The opposite issue is a takeaway that is too far to the inside, where the club, at parallel to the ground, is pointing off to the right of the target line.
This can create a swing that is too shallow or ‘inside’ and promote a hook.
The only way to truly determine whether your takeaway is in the correct position is to set up a tripod for a camera or phone like this one and take some footage of your swing.
Step three: Check your clubface
The next part of the takeaway is to be mindful of clubface position at parallel.
If you want to hit the ball straight – or with a slight draw, which is the goal of most golfers – then the club should be in a slightly closed position at this point of the swing.
If it is facing the ground too much, then you’ll likely have a more closed club at contact, causing big hooks.
If your club looks like it is pointing more to the sky, then you may be setting yourself up for an open clubface at impact and misses to the right.
A magnetic clubface rod can be useful in helping to determine where your face is pointing throughout your swing.
Using one of these in practice will help to ensure your clubface is pointing in the right direction at the completion of the takeaway so you can start your swing off correctly.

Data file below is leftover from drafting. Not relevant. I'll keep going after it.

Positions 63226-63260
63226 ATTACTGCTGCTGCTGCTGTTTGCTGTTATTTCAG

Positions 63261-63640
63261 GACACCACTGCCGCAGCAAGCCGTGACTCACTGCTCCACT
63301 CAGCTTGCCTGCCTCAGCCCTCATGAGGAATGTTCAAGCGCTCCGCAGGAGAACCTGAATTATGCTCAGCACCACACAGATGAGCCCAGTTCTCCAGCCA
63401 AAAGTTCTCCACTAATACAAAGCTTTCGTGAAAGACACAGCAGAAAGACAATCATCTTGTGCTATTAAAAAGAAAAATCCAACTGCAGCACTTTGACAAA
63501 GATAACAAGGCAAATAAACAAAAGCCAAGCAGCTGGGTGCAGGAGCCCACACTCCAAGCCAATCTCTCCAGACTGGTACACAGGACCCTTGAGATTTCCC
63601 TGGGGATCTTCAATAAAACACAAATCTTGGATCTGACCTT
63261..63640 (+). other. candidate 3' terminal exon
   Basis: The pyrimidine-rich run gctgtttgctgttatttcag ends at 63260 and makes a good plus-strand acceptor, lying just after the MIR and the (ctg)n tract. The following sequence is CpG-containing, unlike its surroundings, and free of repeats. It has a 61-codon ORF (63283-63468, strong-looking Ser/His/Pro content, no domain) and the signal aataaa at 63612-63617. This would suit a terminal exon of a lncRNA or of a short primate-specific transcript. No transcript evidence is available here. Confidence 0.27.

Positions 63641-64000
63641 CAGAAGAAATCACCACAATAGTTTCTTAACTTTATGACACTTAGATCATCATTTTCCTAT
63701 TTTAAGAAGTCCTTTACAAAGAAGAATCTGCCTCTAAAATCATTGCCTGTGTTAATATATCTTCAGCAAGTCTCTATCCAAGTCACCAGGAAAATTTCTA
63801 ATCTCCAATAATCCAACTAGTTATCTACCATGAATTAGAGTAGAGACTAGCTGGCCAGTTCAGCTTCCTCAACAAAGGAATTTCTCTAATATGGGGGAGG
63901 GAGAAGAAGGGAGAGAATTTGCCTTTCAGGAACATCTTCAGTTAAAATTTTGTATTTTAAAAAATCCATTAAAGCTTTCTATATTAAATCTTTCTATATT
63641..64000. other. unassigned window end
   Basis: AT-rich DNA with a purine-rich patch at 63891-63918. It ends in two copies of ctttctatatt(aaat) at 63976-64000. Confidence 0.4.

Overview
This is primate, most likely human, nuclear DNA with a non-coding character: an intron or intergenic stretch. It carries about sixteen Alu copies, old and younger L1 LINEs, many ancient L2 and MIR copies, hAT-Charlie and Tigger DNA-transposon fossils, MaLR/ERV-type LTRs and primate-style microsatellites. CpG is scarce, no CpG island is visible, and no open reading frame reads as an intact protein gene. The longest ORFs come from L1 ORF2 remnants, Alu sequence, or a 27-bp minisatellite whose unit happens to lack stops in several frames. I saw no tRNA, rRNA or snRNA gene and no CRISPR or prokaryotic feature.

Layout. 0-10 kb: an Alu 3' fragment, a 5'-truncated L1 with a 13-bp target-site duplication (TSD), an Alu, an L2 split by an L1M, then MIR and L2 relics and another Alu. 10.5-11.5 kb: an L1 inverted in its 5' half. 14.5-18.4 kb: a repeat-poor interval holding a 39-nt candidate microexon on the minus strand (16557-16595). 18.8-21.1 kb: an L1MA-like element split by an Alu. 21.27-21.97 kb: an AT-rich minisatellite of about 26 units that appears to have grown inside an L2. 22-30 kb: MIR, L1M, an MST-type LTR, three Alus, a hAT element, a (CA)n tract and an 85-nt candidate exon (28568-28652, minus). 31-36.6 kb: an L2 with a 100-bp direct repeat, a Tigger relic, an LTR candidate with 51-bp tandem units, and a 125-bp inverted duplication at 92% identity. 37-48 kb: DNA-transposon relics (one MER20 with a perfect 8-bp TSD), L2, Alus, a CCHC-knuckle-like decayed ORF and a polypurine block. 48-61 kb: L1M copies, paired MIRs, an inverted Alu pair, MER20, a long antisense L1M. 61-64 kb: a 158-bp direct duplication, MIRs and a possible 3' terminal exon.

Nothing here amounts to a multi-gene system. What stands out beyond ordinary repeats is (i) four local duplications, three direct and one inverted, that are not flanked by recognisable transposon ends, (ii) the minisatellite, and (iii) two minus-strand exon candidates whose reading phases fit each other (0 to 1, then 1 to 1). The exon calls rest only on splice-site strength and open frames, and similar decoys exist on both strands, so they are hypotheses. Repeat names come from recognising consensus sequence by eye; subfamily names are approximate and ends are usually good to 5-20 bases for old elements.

How do make a backswing and rotate properly in golf?
Once the takeaway has been completed and the club is parallel to the ground, it’s time to move into your backswing to take the club right up to the top before it transitions into the downswing.
If there’s one key point I’d make on how to make the backswing correctly it would be this: the body rotates and the club goes up.
Why rotation is key
Many people take the club upwards towards the top of the swing without rotating the body, and, alternatively, others will rotate the body but take the club around with them, causing a swing that is far to shallow.
In the takeaway, the left knee should have started flexing, and this movement continues as you raise the club into the air.
As you lift the club higher, the knee should keep bending down towards the ball as the hips and shoulders rotate, coiling around the spine.